… the heating has effects on the carbon cycle. It creates a vicious cycle which aggravates the situation even more and which will affect the availability of essential resources like drinking water, energy and agricultural production in the hottest areas, and will result in the extinction of a part of the planet’s biodiversity. The melting of polar and high altitude ice threaten the leakage of methane gas which carries high risks, and the decomposition of frozen organic matter could further accentuate the emission of carbon dioxide. In turn, the loss of tropical forests makes things worse, since these help to mitigate the climate change. The pollution produced by carbon dioxide increases the acidity of the oceans and affects the marine food chain.
Perhaps of most importance to the Pope himself, who has always expressed solidarity with the poor, the document makes it clear that the impacts of climate change are disproportionate, with the poorest countries likely to bear the largest burden. It castigates climate-change deniers in wealthy nations who “seem to focus especially on masking the problems or hiding the symptoms”.
These are timely and welcome remarks by someone who is viewed as a spiritual guide by billions of Catholics. An encyclical wouldn’t be an encyclical without theology however, and that is where problems arise. In a chapter entitled “Gospel of Creation” Francis ruminates poetically on the nature of man, the mystery of the cosmos (my own area of study) and the special duty Christians have to respect nature, humanity and the environment. It’s beautifully presented and sounds good in principle. However, his biblical analysis leads to the false conclusion that contraception and population control are not appropriate strategies to help a planet with limited resources.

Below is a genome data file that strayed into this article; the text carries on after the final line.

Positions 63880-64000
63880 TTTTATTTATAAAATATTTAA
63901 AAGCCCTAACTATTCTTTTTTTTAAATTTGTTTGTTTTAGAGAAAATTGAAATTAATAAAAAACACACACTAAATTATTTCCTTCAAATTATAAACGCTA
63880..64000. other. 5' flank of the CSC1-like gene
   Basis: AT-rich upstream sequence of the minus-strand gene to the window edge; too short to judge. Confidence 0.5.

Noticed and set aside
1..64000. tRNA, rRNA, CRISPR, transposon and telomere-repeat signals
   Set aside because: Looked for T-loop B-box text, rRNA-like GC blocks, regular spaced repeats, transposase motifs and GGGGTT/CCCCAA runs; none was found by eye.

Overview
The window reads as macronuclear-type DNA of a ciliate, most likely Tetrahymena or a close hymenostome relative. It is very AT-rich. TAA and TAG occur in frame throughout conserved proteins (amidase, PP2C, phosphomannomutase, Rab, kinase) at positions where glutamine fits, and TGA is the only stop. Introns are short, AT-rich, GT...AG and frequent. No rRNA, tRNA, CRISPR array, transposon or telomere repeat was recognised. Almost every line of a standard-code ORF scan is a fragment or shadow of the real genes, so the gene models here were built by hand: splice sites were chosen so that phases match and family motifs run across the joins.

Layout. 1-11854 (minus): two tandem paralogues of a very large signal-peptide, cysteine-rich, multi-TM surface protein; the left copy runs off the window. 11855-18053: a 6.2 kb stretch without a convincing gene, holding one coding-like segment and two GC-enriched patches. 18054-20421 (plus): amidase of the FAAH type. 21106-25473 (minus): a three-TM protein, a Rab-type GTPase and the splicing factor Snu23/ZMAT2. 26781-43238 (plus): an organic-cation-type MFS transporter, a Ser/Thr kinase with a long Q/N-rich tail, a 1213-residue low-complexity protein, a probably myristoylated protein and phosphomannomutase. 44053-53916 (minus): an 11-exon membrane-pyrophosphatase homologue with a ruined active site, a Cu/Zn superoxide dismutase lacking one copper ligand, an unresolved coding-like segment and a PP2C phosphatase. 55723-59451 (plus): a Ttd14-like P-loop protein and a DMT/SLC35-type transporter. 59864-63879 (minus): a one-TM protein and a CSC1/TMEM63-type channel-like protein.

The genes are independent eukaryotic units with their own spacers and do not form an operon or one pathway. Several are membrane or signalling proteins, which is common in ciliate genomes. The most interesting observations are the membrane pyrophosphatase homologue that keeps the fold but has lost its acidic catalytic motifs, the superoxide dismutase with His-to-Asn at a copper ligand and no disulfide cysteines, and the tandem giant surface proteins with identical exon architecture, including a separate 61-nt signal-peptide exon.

Here, ideology subsumes empiricism, and the inevitable conflict between science and religion comes to the fore. One can argue until one is blue in the face that God has a preordained plan for every zygote, but the simple fact is that if one is seriously worried about the environment on a global scale population is a problem. A population of 10 billion by 2050 will likely be unsustainable at a level in which all humans have adequate food, water, medicine and security. Moreover, as this pope should particularly appreciate, the environmental problems that overpopulation creates also disproportionately afflict those in poor countries, where access to birth control and abortion is often limited. Ultimately, the surest road out of poverty is to empower women to control their own fertility. Doing so allows them to better provide for themselves and their children, improves access to education and healthcare and, eventually, creates incentives for environmental sustainability.
The problem with basing a public policy framework on outmoded ideas that predate modern science and medicine is that one inevitably proposes bad policies.
No one can fault Pope Francis’s intentions, which are clearly praiseworthy, but his call for action on climate change is compromised by his adherence to doctrines that are based on revelation and not evidence. The Catholic Church and its leaders can never be truly objective and useful arbiters of human behavior until they are willing to dispense with doctrine that can thwart real progress. In this sense, the latest encyclical took several steps forward, and then a leap back.